"Mesa de Estudos: Understanding Keynesian Economics and Financial Accounting"

André Gonçalves de Freitas

André Gonçalves de Freitas

Mar 20, 20244 min read

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"Mesa de Estudos: Understanding Keynesian Economics and Financial Accounting"

Introduction:

The Keynesian doctrine, named after renowned British economist John Maynard Keynes, revolutionized the way governments interact with the economy. This doctrine introduced the idea that public budget could be used as a tool for fiscal policy, a concept that contrasted with prevailing economic concepts at the time. Keynes argued that during economic recessions, governments could intervene and stimulate the economy through increased public spending. On the other hand, during economic expansions, governments could use the public budget to prevent overheating of the economy by reducing public spending or increasing taxes. These interventions were deemed necessary to stabilize the economy and avoid significant fluctuations in the economic cycle.

Keynesian Economics and Aggregate Supply:

According to Keynesian theory, aggregate supply is horizontal, with prices and wages being rigid. This implies that changes in aggregate demand, influenced by fiscal policy, can have a significant impact on output and employment levels. By manipulating government spending and taxation, policymakers can influence aggregate demand and stabilize the economy.

The Keynesian Model:

Consider the simple Keynesian model, which includes consumption, investment, government, and the external sector. In this model, the spending multiplier increases when there are changes in autonomous spending, such as investment or government spending. The multiplier effect refers to the idea that an initial change in spending leads to a larger change in overall economic activity.

In the given simple Keynesian model, with a consumption function of C = 100 + 0.2Y, where C represents consumption and Y represents income, and assuming autonomous investment and government spending are both equal to 10, the equilibrium income in the model can be calculated. Additionally, the tax rate applied to income can also be determined based on the marginal propensity to consume.

The Neo-Keynesian Perspective:

The Neo-Keynesian school of thought incorporates additional factors into the Keynesian framework. One such factor is the marginal propensity to import, which represents the portion of an increase in income that is spent on imported goods and services. A higher marginal propensity to import and a lower marginal propensity to consume can have implications for the determination of equilibrium income in the Keynesian model.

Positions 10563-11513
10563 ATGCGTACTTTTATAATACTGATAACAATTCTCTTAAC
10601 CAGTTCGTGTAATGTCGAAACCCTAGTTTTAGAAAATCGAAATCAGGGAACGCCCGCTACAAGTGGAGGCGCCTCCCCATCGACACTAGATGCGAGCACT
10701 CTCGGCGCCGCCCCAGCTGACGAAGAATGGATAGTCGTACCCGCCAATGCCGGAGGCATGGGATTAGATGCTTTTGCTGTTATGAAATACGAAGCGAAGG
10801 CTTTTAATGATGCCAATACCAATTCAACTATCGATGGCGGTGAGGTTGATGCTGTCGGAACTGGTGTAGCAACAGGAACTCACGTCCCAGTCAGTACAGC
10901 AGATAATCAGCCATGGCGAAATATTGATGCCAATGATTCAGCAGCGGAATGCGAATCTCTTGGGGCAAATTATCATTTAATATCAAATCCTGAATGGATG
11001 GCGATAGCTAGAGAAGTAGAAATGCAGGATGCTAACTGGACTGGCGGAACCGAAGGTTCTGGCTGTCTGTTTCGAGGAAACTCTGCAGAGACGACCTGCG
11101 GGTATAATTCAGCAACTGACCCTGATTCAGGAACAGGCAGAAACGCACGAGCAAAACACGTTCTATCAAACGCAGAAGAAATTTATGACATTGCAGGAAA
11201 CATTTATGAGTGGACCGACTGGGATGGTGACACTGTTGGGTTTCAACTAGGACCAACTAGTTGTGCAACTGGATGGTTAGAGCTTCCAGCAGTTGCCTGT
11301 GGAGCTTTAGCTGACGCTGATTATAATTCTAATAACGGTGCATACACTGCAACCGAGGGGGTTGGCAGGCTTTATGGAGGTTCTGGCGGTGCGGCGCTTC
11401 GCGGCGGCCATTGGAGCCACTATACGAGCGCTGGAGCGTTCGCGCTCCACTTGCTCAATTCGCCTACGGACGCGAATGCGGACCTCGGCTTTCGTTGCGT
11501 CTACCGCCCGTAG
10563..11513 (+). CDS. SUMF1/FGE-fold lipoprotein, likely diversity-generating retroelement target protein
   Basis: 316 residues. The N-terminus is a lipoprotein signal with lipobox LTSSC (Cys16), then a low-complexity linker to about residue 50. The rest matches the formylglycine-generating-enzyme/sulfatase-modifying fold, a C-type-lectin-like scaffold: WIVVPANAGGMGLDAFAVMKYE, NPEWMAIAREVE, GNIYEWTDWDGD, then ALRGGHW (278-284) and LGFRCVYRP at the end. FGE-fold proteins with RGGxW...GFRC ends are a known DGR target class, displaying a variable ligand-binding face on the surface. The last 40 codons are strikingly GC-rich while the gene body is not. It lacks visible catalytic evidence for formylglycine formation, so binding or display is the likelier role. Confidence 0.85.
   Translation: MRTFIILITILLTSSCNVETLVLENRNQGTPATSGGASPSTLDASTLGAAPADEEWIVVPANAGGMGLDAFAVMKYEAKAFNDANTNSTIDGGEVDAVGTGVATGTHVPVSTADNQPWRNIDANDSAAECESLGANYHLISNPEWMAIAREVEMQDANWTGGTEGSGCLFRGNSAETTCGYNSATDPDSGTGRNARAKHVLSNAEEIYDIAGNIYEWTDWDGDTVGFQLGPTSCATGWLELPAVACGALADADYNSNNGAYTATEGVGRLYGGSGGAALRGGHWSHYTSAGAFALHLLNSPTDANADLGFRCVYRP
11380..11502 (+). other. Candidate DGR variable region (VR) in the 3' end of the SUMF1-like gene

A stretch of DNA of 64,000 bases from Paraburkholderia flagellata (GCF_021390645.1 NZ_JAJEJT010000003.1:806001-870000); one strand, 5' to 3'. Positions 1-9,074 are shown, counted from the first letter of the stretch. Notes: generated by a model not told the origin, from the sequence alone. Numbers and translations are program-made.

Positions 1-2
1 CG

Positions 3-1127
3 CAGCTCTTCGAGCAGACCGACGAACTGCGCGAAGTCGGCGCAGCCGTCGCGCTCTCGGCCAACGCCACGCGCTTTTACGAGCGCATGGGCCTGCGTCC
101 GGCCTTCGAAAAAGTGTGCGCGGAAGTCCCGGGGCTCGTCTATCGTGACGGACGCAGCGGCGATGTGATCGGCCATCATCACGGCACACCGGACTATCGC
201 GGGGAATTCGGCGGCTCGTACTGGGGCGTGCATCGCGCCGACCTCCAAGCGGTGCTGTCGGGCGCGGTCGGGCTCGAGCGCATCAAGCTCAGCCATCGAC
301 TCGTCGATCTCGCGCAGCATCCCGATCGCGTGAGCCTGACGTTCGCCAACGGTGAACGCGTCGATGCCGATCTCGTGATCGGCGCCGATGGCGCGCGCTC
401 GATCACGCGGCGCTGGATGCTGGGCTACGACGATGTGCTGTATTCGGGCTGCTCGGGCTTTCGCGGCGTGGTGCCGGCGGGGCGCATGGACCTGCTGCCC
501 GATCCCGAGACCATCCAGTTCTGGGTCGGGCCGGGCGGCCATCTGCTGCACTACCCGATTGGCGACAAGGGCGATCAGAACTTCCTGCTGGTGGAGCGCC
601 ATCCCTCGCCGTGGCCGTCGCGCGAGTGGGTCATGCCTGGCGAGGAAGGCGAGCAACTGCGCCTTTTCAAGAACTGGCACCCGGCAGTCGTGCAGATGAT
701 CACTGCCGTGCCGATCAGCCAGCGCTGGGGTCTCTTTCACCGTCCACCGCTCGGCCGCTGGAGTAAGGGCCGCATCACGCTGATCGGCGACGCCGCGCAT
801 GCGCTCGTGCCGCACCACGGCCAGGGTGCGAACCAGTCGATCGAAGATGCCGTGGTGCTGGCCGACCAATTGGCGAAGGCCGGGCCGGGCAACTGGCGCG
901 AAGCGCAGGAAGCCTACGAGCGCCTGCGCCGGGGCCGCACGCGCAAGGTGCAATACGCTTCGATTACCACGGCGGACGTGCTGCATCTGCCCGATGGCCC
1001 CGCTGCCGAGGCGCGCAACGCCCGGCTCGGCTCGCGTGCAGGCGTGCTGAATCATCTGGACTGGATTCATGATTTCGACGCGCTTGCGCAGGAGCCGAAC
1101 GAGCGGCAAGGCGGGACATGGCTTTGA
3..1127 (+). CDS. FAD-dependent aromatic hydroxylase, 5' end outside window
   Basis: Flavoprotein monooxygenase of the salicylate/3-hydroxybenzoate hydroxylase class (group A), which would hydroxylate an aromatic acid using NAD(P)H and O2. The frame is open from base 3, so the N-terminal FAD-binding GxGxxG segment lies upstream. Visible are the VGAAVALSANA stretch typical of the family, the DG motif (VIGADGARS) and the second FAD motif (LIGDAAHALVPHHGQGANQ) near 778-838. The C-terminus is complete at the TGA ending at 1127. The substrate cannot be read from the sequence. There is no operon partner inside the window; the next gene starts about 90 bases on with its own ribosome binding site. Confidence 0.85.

Costs of Menu and New-Keynesian Theory:

According to the New-Keynesian theory, menu costs explain the stickiness of prices in the short run. Menu costs refer to the costs incurred by firms when changing prices, such as the cost of printing new menus or updating price tags. These costs create a rigidity in prices, which can contribute to price stickiness and affect the adjustment process in the market.

Adjustment in the Keynesian Model:

In the Keynesian framework, if there is excess demand in the goods market, the adjustment occurs through an increase in production and income. This adjustment mechanism, known as the multiplier effect, relies on changes in aggregate demand to drive economic activity. By increasing government spending or reducing taxes, policymakers can stimulate aggregate demand and promote economic growth.

Financial Accounting and Events Subsequent to the Reporting Period:

In financial accounting, events subsequent to the reporting period refer to events that occur after the end of the reporting period but before the issuance of the financial statements. These events may or may not require adjustments in the financial statements. According to the CPC 24 accounting standard, events subsequent to the reporting period that do not require adjustments include events that provide evidence of conditions that arose after the reporting period, such as the completion of a restructuring plan or the sale of assets.

Conclusion:

Understanding Keynesian economics and financial accounting is essential for policymakers and financial professionals alike. By applying Keynesian principles, governments can use fiscal policy to stabilize the economy and promote growth. In financial accounting, events subsequent to the reporting period must be carefully evaluated to ensure accurate and reliable financial statements. To navigate these concepts effectively, here are three actionable pieces of advice:

1. Stay informed about economic theories and policies, such as Keynesian economics, to understand the impact of fiscal measures on the economy.

2. Keep up-to-date with accounting standards and regulations to ensure compliance and accurate financial reporting.

3. Continuously assess and analyze events subsequent to the reporting period to make informed decisions and maintain the integrity of financial statements.

By incorporating these insights into decision-making processes, individuals can better navigate the complexities of Keynesian economics and financial accounting, ultimately contributing to economic stability and sound financial practices.

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